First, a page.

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  • 'Tis
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3.8 out of 5 stars106
3.8 out of 5 stars
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on 19 September 2001
'Tis' holds parallels with 'Sons & Lovers', albeit set in the bustling metropolis of post-war New York as opposed to 19th century Nottinghamshire. The educated elder son of an awkward mother and absent father struggles to find his own identity in a land that displays prejudice against his background and compulsively remarks at 'the Irish brogue'.
The young adult Frankie takes several menial jobs and has to endure providential college students who ride the trains: handsome guys and wholesome girls with perfect teeth and skin and NYU folders flaunting their superiority. A stretch in the army enables Frankie to learn useful administrative skills, and he finally pleads to be allowed to study at NYU, eventually becoming a teacher.
At this point, McCourt's memoirs cease to follow the path of 'Angela's Ashes', and with each progressive chapter the verse loses the lilt and cadence that so coloured the previous work. Writing that was once a joy to read becomes tedious and monotonous: the repetitive references to life back in Limerick and seemingly endless prose leading apparently nowhere. The reader is left confused by Frankie's attitude towards his family and somewhat weary with the dry anecdotes of his time spent teaching dispassionate students.
As with DH Lawrence, however, one can only share McCourt's obvious frustration with his life, particularly the way he feels trapped between the life of a bohemian, listening to jazz and discussing philosophy, and the comfort and security of his wife, child and home. As such, Frankie seldom seems to learn any lessons from his experiences or those of his family. Students, and their fashions, come and go but McCourt treads slowly along, disenchanted and unable to find fulfilment.
Although 'Tis' continues with the life of Frank McCourt a few unanswered questions frustrate throughout, particularly why did it take so long to write 'Angela's Ashes' following the triumphant debut University essay, 'The Bed'? From such an extraordinary life in Limerick to the abject normality of a teacher's lot in New York, the reader can only empathise with the apparent loss of exuberance and vivacity that, despite the unimaginable poverty, 'Angela's Ashes' portrayed.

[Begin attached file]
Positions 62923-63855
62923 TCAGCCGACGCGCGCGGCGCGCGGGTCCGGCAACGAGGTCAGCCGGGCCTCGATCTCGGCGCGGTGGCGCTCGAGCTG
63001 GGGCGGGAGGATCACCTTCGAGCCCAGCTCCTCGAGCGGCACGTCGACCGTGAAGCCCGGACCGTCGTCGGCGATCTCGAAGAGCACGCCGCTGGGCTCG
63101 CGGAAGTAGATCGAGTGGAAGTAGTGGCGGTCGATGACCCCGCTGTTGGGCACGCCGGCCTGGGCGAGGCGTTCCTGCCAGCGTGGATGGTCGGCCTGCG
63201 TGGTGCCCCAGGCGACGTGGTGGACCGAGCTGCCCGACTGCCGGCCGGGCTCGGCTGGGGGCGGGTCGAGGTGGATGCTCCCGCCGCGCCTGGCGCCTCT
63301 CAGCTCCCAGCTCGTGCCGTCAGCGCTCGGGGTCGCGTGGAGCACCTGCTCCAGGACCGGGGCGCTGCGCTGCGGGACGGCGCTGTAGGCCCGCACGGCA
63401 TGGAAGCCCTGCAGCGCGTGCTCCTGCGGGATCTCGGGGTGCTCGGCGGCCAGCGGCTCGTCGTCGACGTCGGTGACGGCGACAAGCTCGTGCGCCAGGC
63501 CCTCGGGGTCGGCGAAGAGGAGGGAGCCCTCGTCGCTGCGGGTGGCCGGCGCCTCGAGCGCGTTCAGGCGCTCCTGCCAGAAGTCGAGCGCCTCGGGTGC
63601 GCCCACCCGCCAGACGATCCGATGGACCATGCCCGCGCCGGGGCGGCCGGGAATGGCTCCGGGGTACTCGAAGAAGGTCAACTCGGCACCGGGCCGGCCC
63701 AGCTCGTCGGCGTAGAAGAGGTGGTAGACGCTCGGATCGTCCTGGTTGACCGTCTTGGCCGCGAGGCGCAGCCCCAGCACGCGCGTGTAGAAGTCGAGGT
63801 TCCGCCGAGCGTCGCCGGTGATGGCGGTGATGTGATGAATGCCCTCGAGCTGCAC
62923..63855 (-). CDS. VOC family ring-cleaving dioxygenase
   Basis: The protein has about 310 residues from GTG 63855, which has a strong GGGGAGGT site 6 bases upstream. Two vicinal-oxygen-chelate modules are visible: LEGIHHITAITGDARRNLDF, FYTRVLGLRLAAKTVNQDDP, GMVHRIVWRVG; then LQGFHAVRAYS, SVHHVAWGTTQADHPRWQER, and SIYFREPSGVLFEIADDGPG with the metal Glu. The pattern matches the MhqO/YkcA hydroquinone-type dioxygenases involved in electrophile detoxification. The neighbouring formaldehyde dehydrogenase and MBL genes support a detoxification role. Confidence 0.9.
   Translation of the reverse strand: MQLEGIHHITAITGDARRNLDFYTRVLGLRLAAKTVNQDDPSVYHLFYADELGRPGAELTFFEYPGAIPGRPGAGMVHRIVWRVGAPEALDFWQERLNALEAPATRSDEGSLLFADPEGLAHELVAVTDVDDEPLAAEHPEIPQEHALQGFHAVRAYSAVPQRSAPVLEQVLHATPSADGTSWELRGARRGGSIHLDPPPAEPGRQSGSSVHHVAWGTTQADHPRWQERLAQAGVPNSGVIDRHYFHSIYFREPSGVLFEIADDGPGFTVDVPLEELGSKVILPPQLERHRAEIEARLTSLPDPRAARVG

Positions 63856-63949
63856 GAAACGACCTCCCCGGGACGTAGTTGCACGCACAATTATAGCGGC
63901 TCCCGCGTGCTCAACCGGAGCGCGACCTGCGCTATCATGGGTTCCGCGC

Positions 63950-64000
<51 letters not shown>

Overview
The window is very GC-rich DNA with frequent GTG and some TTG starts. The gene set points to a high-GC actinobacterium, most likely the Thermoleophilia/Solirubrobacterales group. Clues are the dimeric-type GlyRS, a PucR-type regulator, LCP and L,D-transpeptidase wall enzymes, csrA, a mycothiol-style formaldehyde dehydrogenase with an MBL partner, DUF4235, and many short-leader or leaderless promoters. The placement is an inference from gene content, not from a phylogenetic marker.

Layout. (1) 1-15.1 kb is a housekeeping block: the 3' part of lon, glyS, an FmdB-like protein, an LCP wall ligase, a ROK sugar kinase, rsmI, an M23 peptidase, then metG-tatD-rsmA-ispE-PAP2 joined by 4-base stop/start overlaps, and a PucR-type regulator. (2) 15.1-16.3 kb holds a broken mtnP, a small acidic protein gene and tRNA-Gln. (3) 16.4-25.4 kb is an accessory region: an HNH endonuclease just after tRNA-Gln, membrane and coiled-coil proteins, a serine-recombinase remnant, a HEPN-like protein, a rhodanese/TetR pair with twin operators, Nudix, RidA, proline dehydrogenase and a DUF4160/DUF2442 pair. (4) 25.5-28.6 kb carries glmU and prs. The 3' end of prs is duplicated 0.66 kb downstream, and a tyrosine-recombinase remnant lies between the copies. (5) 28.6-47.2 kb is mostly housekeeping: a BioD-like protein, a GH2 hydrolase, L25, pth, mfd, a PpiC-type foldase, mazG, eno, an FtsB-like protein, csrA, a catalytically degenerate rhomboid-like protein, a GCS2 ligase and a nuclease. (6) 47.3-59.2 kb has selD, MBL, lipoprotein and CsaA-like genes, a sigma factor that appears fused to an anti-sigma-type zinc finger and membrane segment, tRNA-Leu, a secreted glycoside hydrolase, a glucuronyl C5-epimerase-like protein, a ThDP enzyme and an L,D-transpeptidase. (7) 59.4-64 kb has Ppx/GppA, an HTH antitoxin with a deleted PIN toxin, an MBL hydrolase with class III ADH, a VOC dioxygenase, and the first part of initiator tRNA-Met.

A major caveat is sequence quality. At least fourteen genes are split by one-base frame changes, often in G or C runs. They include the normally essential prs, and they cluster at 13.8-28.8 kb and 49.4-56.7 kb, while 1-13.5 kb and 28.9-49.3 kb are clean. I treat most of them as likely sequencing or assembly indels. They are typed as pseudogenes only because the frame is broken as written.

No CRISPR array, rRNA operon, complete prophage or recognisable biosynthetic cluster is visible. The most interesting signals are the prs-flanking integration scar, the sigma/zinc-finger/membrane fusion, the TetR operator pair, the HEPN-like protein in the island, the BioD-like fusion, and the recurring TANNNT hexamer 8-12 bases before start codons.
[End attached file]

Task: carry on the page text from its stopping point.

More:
'Tis' could never match McCourt's Pulitzer Prize winner, but as a reflection of one man's determination and soul searching it still remains a triumphant, if challenging, read.
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on 14 January 2008
It's very rare a sequel to an autobiography is anywhere near as good as the first, but this flows straight on from Angela's Ashes in exactly the same detailed evocative prose. Frank's life as a naive just off the boat Irish man in New York is every bit as fascinating as his poverty stricken childhood in Ireland. There's a touch more humour and a touch less misery but the tale is still full of intriguing characters and events.
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on 18 December 2000
Frank McCourt has a wonderful style of writing that ties the reader to the pages. He writes in a conversational manner which makes the entire book seem like a story your friend Frank was telling you. The story continues from Angela's Ashes and young McCourt lands himself in America. As a European living in America for a while, I encountered the same oddities and quirks about the Amerikcan McCourt found when he described his experiences in America. All and all it's an entertaining story to read, and and definetly an engaging book.
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on 23 March 2004
This book picks up exactly where Angela's Ashes left off - on the boat to America. Having enjoyed McCourt's first memoir, I was looking forward to this follow up. At first I preferred it - It was less harrowing! There were still mentions of Ireland to jog your memory if you had not read the prequel for a while, and it was full of tales of how he settled into New York, girls he met and his time in the army.
After a while the story started to wane. There was little or no mention of Ireland and the family after Frank went for a visit, and his family came over to the US for a visit. There were plenty of teacher's tales, but I felt he was almost padding the book out until he got to a suitable ending (which he did). I feel he was very vague with references to how his family got on after a while also. You know they got on with their own lives, but you don’t know if they were happy or successful.
The style of writing is as Angela's Ashes, no speech marks are used, just indentations. For the most part it is an easy read, those it does get a bit repetitive in parts. I still enjoyed this book, and fans of Angela's Ashes would also enjoy it, just don't expect more of the same.